To summarize, for new projects we recommend using the built-in features of your source code repository provider such as GitHub and GitLab to apply an open source license to your project. If you are looking to use a permissive license, the MIT License is the most popular and allows anyone to use your creation in any form, commercial or not.
Speaking of the popularity, here are the top 10 licenses used across projects sampled by the BBVA Innovation Center:
To attach a license to an existing project, create a plain text file called LICENSE at the root of your project and copy the text from the license while substituting your own name for copyright. Once your LICENSE file is done, tag your project with the new release, and publish the new version. Starting with this version, your project is officially open-sourced under the chosen license.
Decide whether or not you want a contributor license agreement, and whether or not you want contributors to grant you copyright for any change, keeping in mind that without the explicit contributor agreement, any future changes in licenses require written permission from every contributor.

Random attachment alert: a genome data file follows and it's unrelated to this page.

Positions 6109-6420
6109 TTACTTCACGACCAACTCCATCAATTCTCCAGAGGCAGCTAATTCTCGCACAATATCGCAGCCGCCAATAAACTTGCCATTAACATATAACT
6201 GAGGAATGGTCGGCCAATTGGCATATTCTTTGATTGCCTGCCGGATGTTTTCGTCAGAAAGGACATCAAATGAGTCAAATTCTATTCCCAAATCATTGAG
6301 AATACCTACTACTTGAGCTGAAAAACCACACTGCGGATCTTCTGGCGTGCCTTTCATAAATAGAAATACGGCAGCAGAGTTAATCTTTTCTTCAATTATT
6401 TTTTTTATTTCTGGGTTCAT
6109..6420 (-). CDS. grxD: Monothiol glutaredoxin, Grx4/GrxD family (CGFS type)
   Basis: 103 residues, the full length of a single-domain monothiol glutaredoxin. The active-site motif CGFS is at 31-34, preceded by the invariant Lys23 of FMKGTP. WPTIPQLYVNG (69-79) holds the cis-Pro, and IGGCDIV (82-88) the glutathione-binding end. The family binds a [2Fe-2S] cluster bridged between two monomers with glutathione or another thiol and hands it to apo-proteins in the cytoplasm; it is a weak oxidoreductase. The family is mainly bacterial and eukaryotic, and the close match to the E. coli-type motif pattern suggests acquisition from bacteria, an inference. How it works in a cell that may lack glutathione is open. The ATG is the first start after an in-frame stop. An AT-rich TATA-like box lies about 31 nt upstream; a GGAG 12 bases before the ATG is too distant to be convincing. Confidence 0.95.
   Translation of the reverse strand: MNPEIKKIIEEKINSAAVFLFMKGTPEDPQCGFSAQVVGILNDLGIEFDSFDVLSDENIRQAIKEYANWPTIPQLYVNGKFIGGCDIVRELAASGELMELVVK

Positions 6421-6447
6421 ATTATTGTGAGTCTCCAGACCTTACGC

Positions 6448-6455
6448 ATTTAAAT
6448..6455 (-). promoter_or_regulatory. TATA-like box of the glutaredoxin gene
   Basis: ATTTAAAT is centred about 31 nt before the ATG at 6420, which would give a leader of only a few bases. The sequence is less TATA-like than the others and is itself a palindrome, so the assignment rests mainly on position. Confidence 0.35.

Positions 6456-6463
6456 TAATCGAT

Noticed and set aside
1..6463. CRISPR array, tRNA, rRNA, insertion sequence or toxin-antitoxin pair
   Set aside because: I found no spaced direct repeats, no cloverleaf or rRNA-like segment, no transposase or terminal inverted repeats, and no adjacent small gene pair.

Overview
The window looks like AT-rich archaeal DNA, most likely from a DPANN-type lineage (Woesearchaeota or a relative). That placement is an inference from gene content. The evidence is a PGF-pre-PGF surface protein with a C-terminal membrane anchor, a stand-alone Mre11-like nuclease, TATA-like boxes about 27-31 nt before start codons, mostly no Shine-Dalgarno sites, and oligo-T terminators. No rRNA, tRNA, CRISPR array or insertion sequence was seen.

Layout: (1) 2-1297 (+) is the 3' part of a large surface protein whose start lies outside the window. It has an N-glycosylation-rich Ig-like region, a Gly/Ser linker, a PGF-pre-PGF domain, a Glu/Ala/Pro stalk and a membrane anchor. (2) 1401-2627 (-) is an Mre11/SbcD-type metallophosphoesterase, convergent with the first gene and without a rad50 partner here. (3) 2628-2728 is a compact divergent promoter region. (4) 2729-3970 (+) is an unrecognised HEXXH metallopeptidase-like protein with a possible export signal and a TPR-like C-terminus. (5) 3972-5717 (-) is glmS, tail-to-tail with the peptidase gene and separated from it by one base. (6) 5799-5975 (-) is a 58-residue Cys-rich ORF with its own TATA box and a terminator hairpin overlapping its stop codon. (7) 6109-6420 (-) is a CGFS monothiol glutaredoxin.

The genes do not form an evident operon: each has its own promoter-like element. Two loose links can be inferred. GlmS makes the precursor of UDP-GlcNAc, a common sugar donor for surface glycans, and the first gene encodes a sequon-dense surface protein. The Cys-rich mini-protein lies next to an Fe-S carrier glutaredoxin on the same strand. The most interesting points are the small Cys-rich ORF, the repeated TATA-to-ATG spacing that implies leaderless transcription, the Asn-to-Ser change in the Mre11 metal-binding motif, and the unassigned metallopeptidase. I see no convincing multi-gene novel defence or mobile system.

Keep in mind that licenses also protect you from damages that may occur because of mistakes or misuse or any other reason somehow connected to the use of your software.
Finally, use tools that are able to analyze your dependencies and bring to your attention any potentially problematic licenses. FOSSA.com offers this service free of charge for open source projects.
Acknowledgments and Notes
You can read more developer-focused content from the author of this post by visiting the website kig.re.